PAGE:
Writings of Sebonde




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By Rev. Baden Powell

Writings of Sebonde.

Perhaps the earliest modern writer of a professed treatise on natural theology was Raimond de Sebonde [See Hallam's "Lit. of Europe," 1. 192.], professor of medicine at Barcelona, in the early part of the fifteenth century. In his "Theologia Naturalis, sive Liber Creaturarum," he professes to develop truths latent in nature, which may disclose to man both the perfections of God and the right clue to the understanding of Scripture. He dwells much on the impossibility of misinterpreting the book of nature, while that of revelation is open to every kind of false comment. Hence the certainty with which we may rely on the former as key to the latter. The application of the method proposed is found in a kind of analogy between natural and divine things, followed out in a somewhat fanciful and mystic style. In fact, not only in those ages, but for long afterwards, "natural theology" had but a vague meaning, and, at the best, consisted, in illustrations and confirmations from the works of nature, in support of the belief in the existence and perfections of the Deity already assumed and presupposed: not in the discussion of the question to what legitimate inferences of this kind does the independent examination of nature rightly conduct us? The idea of creation, in particular, was always assumed in the first instance; the argument was solely as to the perfection of the Creator. It was never inquired, what in the evidence of the origin of existing things; unless, indeed, the interminable metaphysical disputations of those ages for and against the thesis of the eternity of the world may come under that designation. 

Aristotelian philosophy adopted by the Church. 

The dominion of the Aristotelian philosophy over the European schools during the middle ages was complete, and was upheld with the full authority of the Church, with the manifest motive, that as it professed to systematise all knowledge, and to confer a deductive power as the sole means of arriving at truth, so by this means all knowledge was restricted within prescribed limits; no additions could be made to a system already perfect and complete; all fresh discovery was impossible, all original remark and inquiry prohibited, and the dominion of the ecclesiastical dogmas (all defensible and deducible on the scholastic principle) was unalterably secured. 

Mediaeval skepticism.

Under the outward profession of submission to the decrees of the Church and devotion to the Aristotelian philosophy in the middle ages, so often vaunted as peculiarly ages of faith, more deeply inquiring writers [See Hallam's "Lit. of Europe," 1. 190.] have, however, traced no slight indications of a very prevalent spirit of skepticism in religion not unnaturally arising out of the disputatious character of the school theology. But it is worthy of remark, that this skepticism was for the most part of a metaphysical cast, and little connected with any physical ideas. Those who might secretly deride the metaphysical mysteries of which they made such a parade in their professed formularies, yet sank in lowest prostration before physical prodigies and supernatural influences. Yet some few instances were not wanting of minds superior even to these prejudices in the darkest periods; among whom Roger Bacon was the most conspicuous. His physical innovations were chiefly those which brought down on him the animosity of the ecclesiastical authorities.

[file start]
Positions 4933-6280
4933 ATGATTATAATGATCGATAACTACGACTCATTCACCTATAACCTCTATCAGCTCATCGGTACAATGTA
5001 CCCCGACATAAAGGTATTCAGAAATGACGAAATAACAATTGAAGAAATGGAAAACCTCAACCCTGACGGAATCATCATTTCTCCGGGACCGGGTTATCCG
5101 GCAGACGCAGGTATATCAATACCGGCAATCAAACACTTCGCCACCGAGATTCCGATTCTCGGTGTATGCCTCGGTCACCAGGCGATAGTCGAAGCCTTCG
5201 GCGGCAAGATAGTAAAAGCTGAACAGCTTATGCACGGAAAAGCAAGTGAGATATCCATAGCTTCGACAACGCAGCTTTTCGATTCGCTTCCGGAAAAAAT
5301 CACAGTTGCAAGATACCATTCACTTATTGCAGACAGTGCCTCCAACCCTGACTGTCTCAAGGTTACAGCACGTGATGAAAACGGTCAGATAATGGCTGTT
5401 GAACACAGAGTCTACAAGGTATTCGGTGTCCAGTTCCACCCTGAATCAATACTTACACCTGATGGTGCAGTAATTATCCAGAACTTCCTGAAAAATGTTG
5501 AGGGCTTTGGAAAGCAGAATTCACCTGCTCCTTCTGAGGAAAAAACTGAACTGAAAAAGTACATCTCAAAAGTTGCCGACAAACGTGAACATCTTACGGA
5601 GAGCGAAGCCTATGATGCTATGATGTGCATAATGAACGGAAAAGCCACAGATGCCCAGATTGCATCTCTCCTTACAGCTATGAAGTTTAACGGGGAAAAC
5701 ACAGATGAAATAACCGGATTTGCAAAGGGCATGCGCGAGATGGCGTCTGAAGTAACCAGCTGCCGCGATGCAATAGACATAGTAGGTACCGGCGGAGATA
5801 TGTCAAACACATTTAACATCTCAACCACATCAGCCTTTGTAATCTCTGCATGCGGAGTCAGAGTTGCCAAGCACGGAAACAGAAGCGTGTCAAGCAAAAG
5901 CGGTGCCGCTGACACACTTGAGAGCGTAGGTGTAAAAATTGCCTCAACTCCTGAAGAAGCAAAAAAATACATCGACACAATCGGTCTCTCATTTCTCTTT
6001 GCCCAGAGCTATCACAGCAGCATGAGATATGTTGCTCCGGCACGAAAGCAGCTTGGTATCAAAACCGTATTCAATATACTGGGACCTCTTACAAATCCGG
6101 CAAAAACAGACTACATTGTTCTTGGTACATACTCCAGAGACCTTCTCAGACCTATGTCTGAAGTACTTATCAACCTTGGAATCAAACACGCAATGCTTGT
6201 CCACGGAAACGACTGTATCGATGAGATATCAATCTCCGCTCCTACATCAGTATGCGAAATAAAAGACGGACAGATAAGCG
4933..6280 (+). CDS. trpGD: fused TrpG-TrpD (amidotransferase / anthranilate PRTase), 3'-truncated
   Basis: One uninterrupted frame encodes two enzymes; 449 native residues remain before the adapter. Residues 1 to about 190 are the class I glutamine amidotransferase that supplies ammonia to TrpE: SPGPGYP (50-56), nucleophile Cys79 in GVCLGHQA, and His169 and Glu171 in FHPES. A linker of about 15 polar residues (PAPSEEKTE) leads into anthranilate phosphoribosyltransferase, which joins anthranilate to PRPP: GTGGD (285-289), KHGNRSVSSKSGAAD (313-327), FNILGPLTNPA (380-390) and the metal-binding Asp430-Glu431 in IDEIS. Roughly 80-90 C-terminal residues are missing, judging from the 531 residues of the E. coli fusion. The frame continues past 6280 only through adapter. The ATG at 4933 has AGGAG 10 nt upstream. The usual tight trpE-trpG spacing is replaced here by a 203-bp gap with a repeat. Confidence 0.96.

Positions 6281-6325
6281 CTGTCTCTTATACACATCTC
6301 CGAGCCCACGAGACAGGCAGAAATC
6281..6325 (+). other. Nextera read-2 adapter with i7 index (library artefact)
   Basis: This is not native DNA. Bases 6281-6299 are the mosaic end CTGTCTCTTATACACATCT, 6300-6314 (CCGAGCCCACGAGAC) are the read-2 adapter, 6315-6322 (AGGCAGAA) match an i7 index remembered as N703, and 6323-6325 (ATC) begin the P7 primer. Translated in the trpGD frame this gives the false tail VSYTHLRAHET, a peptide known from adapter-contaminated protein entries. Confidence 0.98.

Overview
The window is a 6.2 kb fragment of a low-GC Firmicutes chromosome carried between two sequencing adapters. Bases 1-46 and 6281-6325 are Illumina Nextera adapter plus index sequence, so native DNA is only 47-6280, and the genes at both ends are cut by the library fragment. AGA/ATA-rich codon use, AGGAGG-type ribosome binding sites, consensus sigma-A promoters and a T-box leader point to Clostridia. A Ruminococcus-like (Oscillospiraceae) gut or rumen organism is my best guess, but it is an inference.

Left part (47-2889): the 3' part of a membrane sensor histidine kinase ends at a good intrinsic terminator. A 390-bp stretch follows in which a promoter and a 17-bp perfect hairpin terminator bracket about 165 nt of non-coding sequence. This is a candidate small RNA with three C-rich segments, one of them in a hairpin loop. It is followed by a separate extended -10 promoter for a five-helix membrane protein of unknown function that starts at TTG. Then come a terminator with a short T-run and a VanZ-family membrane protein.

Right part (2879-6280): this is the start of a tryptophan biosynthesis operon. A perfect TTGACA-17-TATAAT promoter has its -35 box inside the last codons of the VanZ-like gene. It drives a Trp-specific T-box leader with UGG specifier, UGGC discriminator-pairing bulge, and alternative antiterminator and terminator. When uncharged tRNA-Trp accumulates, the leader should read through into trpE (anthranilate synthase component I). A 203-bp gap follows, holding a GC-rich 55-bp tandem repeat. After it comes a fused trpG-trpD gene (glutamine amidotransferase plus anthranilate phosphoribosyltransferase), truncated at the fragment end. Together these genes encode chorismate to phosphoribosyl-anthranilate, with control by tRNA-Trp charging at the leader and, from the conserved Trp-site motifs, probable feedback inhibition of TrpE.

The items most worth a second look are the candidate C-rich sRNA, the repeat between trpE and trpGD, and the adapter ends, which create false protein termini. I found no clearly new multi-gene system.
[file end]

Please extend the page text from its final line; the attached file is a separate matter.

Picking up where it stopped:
The Peripatetic doctrine, as embodied in the dogmas of the schoolmen, even to its physical details, was closely mixed up with the mediaeval theology. None of its subtleties could be disregarded without endangering the doctrines of the Church. The theology and the physics of the age formed a closely compacted system. No one point, however apparently insignificant, could be displaced from its position without perilling the stability of the whole [On this point see Bp. Hampden, "Bampton Lectures," Oxford, 1833, pp. 191, 334.].  Hence the tenacity with which the ecclesiastics clung to every proposition of the scholastic physics. Their whole creed was in jeopardy if substance and accident, occult qualities, the essential perfection of celestial phenomena, and the corruption of terrestrial, were called in question. 


We may cite. as a curious illustrative instance, the disputes sometimes raised in those times, as to the figure of the earth, and the existence of antipodes. 

Lactantius argued elaborately on the absurdity of supposing the possibility of human beings so situated; Augustine denied their existence as irreconcilable with Scripture; and Boniface, Archbishop of Metz, placed such beings out of the pale of salvation [Whewell, "Hist. of Ind. Sciences," i. 254. 256.].

Collision of science with theology. 

The consequences of this alliance, or rather misalliance,  of religion with the philosophical system of the day, such as it was, were necessarily the abuse and perversion of both. A false philosophy gave support to a corrupt religion; and the first refutation of the philosophical errors, and the gradual introduction of better views of the natural world, could not but be the occasion of a collision between science and theology; just as the most elementary instruction in geography dispels from the mind of the Hindoo the ideas of the seven oceans and the seven continents surrounding India, and with them discredits the whole authority of the sacred books of the Brahmins.

The Order of Nature






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